The Indian Economy

The Indian economy is set on a disinflationary path, but more efforts may be needed to secure recovery

I.6 While the global environment remains challenging, policy action in India has rebuilt buffers to cushion it against possible spillovers. These buffers effectively bulwarked the Indian economy against the two recent occasions of spillovers to EMDEs — the first, when the US Fed started the withdrawal of its large scale asset purchase programme and the second, which followed escalation of the Ukraine crisis. On both these occasions, Indian markets were less volatile than most of its emerging market peers. With the narrowing of the twin deficits – both current account and fiscal – as well as the replenishment of foreign exchange reserves, adjustment of the rupee exchange rate, and more importantly, setting in motion disinflationary impulses, the risks of near-term macro instability have diminished. However, this in itself constitutes only a necessary, but not a sufficient, condition for ensuring economic recovery. Much more efforts in terms of removing structural impediments, building business confidence and creating fiscal space to support investments will be needed to secure growth.

I.7 Annual average CPI inflation has touched double digits or stayed just below for the last six years. This has had a debilitating effect on macro-financial stability through several channels and has resulted in a rise in inflation expectations and contributed to financial disintermediation, lower financial and overall savings, a wider current account gap and a weaker currency. A weaker currency was an inevitable outcome given the large inflation differential with not just the AEs, but also EMDEs. High inflation also had adverse consequences for growth. With the benefit of hindsight, it appears that the monetary policy tightening cycle started somewhat late in March 2010 and was blunted by a series of supply-side disruptions that raised inflation expectations and resulted in its persistence. Also, the withdrawal of the fiscal stimulus following the global financial crisis was delayed considerably longer than necessary and may have contributed to structural increases in wage inflation through inadequately targeted subsidies and safety net programmes.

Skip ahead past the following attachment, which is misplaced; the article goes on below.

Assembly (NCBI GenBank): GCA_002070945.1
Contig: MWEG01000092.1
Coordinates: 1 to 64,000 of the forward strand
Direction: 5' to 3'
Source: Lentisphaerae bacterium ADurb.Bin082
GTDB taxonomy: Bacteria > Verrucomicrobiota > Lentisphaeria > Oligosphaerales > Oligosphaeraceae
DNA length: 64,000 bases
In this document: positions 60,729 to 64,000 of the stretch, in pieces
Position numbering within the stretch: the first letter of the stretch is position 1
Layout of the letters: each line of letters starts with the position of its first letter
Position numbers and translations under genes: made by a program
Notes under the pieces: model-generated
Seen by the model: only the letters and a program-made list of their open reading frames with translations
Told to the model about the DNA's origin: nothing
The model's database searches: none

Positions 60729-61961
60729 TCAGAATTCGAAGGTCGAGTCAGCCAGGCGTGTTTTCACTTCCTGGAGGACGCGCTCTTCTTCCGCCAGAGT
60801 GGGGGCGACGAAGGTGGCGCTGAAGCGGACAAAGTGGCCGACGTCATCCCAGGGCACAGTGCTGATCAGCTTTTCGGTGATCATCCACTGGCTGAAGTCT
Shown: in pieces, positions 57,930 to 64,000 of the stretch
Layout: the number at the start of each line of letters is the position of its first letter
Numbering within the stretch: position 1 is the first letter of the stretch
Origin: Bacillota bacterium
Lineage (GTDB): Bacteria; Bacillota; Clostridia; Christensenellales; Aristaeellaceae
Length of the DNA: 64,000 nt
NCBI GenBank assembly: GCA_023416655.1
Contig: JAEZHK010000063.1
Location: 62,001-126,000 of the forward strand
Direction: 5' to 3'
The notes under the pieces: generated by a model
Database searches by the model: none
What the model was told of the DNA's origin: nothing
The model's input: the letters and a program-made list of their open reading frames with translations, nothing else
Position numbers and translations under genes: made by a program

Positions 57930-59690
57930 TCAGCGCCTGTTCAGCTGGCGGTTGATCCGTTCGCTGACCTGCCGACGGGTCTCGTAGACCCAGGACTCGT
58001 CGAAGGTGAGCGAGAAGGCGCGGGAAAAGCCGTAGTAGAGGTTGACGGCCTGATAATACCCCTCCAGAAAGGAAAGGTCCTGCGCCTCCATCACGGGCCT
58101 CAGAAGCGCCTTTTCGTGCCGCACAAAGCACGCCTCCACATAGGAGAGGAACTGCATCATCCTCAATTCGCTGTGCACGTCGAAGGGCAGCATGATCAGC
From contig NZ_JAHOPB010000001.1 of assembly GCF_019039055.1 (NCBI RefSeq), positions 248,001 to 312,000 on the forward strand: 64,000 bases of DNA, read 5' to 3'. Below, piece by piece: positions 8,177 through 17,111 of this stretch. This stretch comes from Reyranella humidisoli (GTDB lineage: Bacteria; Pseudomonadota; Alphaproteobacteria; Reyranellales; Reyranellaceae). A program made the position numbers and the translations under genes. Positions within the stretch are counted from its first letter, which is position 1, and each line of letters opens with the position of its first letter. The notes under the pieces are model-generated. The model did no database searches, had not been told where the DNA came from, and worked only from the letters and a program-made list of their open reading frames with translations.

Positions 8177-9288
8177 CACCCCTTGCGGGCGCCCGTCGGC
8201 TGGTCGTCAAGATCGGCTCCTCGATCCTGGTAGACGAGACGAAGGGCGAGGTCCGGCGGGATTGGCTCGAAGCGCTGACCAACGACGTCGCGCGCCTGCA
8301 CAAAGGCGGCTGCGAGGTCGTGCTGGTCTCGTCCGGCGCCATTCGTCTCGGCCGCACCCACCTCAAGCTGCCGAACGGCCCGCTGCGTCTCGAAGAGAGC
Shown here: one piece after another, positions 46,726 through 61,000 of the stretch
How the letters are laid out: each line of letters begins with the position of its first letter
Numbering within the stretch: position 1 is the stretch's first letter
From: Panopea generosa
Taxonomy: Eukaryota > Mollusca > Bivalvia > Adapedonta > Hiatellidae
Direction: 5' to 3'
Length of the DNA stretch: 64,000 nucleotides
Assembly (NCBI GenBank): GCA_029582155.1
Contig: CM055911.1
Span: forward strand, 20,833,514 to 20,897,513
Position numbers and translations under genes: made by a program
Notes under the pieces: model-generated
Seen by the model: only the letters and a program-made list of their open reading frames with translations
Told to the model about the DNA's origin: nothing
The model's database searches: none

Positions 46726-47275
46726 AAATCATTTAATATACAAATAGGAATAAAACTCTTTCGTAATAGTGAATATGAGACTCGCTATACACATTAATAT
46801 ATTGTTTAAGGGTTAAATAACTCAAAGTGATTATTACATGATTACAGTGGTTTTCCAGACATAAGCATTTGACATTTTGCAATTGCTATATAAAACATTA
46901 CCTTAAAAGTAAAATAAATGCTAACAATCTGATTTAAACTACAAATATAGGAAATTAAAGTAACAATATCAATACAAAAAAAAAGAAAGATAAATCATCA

I.8 Since H2 of 2012-13, demand management through monetary and fiscal policies has been brought in better sync with each other with deficit targets being largely met. Monetary policy had effectively raised operational policy rates by 525 basis points (bps) during March 2010 to October 2011. Thereafter, pausing till April 2012, the Reserve Bank cut policy rates by 75 bps during April 2012 and May 2013 for supporting growth. Delayed fiscal adjustment materialised only in H2 of 2012-13, by which time the current account deficit (CAD) had widened considerably.